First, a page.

How principals can leverage AI to improve staff and student wellbeing

How principals can leverage AI to improve staff and student wellbeing

As the world becomes increasingly digital, it's perhaps no surprise that schools are starting to incorporate Artificial Intelligence (AI) into their daily operations.

However, with the emergence of sophisticated AI chatbots, there is growing debate over whether this technology is doing more harm than good in Australian schools.

Some sceptics argue that AI is too impersonal, invasive and may be reinforcing biases and inequalities. There are also concerns that AI could hinder attempts to improve students critical thinking, given the ability of AI chatbots like ChatGPT to write entire essays.

On the other hand, there are many who believe that AI can be a positive force in schools, helping teachers to identify areas where students are struggling and providing targeted interventions. AI is also being used by some educators to streamline their administrative workloads and allow them to get back to what they do best – teaching.

Dr Rebecca Marrone, is a lecturer at The University of South Australia’s Centre for Change and Complexity in Learning. She says as the role of technology in education continues to evolve, school principals could leverage Artificial Intelligence (AI) applications to tackle another important issue – staff and student wellbeing.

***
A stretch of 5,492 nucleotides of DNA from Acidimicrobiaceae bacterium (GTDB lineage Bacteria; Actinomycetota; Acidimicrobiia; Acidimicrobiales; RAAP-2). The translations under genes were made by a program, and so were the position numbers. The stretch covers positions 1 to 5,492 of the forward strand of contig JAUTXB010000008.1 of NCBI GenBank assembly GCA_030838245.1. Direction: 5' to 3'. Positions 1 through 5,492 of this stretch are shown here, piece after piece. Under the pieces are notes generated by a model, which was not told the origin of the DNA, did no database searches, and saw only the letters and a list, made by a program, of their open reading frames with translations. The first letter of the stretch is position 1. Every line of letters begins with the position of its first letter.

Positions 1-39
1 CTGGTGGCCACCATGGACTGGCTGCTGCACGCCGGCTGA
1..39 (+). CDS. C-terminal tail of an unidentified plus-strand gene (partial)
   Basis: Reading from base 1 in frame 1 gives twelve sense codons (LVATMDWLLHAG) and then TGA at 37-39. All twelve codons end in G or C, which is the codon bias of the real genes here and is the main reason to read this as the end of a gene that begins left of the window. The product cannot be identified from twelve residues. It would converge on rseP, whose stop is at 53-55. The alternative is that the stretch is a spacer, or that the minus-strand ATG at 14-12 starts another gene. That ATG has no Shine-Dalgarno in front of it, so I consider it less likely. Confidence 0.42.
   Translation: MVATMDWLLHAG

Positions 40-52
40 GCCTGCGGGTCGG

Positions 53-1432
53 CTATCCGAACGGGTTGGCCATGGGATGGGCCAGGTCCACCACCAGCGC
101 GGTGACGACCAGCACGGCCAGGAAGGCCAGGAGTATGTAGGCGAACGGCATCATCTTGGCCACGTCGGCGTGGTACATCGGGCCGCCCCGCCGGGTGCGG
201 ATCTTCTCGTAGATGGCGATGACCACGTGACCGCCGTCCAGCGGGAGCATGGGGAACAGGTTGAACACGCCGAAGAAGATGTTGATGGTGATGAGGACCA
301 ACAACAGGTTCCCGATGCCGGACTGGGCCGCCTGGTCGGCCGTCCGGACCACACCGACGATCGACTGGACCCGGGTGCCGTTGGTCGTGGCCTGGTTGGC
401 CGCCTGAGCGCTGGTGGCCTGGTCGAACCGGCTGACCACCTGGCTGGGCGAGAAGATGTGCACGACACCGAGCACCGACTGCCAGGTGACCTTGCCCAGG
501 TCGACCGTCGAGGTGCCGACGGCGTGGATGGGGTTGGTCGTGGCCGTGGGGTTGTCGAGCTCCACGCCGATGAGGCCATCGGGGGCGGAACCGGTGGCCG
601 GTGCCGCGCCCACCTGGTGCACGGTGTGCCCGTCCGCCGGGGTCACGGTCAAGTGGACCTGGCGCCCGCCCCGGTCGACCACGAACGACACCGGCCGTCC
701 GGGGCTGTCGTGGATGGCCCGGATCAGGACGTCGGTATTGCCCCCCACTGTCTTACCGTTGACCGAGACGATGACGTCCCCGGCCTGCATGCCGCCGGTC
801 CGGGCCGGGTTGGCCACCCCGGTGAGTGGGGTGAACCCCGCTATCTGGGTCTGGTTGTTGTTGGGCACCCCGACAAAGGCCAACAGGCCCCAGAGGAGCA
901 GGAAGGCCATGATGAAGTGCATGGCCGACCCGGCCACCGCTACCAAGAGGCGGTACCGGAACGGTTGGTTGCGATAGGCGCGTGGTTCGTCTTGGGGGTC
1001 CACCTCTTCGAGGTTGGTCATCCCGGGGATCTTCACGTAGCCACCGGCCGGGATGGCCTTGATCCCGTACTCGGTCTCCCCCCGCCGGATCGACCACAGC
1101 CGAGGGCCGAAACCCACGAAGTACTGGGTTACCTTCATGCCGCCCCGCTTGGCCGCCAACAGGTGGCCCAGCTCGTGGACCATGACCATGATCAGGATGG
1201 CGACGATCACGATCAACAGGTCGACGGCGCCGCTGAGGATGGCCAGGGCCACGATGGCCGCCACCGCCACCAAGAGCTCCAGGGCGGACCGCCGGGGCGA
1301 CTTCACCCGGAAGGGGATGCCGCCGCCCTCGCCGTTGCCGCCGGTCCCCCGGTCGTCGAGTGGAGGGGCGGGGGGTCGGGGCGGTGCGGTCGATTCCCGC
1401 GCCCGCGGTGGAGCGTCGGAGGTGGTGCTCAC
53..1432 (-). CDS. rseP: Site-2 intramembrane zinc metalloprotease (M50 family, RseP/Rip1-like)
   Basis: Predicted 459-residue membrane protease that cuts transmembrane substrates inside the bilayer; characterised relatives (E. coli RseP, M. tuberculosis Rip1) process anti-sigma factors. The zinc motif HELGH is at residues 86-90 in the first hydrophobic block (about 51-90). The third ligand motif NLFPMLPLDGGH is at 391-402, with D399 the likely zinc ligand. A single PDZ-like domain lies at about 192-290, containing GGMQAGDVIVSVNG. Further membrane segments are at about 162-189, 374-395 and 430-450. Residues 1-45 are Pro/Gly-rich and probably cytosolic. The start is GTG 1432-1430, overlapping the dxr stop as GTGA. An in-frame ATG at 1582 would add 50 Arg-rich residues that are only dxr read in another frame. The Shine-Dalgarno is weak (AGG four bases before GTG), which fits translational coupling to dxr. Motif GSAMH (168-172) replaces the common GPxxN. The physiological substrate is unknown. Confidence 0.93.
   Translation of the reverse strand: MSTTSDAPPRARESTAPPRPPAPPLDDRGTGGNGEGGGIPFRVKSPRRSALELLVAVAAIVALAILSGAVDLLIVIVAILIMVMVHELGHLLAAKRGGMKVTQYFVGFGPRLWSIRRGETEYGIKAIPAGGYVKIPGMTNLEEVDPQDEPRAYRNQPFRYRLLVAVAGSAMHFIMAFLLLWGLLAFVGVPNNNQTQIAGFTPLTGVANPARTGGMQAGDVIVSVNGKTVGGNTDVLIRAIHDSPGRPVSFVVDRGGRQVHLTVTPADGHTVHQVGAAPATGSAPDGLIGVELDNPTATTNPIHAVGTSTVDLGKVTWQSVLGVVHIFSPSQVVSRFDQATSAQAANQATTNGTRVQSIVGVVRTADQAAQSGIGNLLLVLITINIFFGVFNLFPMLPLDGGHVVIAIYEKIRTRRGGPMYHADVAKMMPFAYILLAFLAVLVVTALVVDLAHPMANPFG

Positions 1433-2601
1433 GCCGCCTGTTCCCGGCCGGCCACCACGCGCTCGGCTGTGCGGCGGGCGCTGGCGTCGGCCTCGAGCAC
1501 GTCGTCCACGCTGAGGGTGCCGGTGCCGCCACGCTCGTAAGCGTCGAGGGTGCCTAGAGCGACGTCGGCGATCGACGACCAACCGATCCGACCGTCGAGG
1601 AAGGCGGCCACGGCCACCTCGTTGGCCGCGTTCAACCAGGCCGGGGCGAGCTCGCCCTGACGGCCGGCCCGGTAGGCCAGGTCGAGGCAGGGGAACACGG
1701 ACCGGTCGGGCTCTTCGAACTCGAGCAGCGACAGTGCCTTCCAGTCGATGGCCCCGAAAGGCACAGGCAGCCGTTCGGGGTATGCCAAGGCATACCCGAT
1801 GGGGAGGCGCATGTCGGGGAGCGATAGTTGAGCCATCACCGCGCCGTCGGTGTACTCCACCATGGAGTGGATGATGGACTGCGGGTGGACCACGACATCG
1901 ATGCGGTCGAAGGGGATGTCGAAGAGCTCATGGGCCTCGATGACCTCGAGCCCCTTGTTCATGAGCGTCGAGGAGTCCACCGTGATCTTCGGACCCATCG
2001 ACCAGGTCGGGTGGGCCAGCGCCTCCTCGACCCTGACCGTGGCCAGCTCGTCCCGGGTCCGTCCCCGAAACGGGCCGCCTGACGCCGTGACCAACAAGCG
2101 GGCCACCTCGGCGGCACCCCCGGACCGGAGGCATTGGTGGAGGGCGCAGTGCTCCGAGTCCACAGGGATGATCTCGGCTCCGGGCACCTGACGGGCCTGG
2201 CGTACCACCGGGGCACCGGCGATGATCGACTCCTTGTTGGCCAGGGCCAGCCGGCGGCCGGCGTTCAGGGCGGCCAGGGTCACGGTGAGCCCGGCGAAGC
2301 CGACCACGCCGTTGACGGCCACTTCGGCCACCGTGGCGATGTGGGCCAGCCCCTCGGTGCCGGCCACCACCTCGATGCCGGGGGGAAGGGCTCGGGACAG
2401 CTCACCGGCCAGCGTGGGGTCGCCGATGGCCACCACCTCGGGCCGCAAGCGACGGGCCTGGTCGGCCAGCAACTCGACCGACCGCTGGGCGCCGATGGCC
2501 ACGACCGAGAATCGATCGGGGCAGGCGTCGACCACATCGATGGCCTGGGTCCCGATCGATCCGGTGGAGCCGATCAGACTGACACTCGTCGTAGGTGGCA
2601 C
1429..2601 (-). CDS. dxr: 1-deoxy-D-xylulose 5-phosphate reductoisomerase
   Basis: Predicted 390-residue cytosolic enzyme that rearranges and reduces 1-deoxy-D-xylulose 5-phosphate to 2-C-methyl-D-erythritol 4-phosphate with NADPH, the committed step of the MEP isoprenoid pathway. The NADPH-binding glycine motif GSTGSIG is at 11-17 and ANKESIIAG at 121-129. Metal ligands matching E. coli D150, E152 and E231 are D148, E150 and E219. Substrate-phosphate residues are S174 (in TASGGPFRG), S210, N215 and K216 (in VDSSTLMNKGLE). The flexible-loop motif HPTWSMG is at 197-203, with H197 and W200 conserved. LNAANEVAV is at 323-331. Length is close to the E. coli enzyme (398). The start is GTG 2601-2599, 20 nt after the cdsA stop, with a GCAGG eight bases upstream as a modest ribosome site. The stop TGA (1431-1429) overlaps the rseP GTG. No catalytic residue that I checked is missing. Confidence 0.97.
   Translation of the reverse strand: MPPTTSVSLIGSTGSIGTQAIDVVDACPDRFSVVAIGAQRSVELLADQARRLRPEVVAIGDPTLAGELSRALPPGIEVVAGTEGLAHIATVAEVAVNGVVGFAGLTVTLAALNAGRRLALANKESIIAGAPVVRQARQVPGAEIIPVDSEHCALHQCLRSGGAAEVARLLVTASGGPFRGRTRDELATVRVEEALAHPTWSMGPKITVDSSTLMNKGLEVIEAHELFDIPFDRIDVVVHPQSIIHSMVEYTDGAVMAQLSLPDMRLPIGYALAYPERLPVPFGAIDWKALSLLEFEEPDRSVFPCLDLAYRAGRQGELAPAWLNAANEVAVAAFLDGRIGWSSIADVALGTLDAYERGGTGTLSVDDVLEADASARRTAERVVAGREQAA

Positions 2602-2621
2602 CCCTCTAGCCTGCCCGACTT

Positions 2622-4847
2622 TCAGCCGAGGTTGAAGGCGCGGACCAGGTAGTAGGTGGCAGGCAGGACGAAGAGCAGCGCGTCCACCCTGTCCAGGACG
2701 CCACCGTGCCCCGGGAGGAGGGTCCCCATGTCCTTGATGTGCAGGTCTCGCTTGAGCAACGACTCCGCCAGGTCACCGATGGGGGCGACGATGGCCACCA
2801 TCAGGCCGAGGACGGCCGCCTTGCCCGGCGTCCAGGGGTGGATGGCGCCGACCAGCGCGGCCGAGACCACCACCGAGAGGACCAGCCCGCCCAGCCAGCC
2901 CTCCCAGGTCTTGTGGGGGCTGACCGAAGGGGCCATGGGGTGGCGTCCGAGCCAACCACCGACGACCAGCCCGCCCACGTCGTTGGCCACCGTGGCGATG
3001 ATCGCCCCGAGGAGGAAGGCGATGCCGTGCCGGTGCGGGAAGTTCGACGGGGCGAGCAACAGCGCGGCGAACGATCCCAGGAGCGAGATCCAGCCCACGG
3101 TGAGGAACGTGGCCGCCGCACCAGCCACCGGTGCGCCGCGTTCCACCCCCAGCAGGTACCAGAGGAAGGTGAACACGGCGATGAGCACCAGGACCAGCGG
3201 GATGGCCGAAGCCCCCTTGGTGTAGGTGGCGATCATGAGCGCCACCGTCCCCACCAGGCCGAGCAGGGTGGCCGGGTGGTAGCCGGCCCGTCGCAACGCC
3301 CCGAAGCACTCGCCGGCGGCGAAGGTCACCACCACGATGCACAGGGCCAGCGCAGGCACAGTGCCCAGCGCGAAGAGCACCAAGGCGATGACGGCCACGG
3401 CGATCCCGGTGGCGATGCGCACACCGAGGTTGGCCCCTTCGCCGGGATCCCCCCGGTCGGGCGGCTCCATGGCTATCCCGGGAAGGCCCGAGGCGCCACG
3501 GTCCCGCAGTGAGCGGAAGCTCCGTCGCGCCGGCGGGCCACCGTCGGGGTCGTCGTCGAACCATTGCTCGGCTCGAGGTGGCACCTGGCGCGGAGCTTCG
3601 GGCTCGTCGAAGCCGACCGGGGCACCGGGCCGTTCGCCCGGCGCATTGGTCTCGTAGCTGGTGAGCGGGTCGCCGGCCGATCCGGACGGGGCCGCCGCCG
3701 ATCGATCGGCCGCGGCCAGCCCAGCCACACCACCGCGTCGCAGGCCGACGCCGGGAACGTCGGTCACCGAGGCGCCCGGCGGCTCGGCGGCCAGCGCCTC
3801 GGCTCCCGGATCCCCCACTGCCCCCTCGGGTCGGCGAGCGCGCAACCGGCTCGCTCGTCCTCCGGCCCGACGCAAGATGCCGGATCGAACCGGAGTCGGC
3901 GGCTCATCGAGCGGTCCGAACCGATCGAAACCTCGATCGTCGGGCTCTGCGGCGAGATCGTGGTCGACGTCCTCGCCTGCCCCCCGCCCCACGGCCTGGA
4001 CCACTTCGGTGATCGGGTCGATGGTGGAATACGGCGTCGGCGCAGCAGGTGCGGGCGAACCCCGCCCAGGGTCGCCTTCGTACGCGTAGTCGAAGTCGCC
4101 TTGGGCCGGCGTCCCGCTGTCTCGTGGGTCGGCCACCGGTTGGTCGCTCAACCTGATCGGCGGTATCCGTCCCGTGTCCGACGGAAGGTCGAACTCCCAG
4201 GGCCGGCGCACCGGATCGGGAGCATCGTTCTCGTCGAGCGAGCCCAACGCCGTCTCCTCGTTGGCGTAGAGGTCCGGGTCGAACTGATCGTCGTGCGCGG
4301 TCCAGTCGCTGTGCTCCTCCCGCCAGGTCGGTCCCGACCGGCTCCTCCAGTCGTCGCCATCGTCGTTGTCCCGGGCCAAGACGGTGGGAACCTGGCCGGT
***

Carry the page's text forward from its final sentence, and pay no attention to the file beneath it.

“AI can assist principals to pinpoint areas where intervention is needed and can be used to support staff and student wellbeing,” Dr Marrone told The Educator.

“One of the significant benefits of using AI in schools is its ability to detect patterns and trends that are often difficult to identify with the naked eye.”

Dr Marrone pointed to the example of a student's academic history and social emotional needs being presented through a ‘Learner Profile’.

“Based on this Profile, AI can provide personalised recommendations tailored to individual learning needs across every subject area,” she explained.

“AI can also assist in report writing as the Profile creates a unique summation of student capabilities. Here, the AI acts as a teaching assistant, and provides the opportunity to offload administrative tasks, thus freeing up teacher time which can encourage wellbeing.”

Dr Marrone said AI can also play a role in promoting positive mental health in schools.

“AI can be used to detect signs of stress, anxiety, or depression in students and provide early intervention,” she said.

“Additionally, AI can monitor students' online activity and detect signs of cyberbullying or other harmful behaviours. It can identify negative language or behaviour patterns and alert educators and administrators to potential issues, allowing them to take early intervention.”

Dr Marrone said this can support the relationship between teachers and their students and can foster a safe and happy learning environment.

However, she cautioned that AI should not become a substitute for human interaction and care.

“While AI can provide valuable insights, it is important that schools continue to prioritise face-to-face interactions and support networks. In conclusion, the potential benefits of leveraging AI to improve staff and student wellbeing are significant,” she said.

“By providing principals with powerful tools to identify patterns and trends, personalise learning, and promote positive mental health practices, AI can play an important role in supporting staff and student wellbeing.”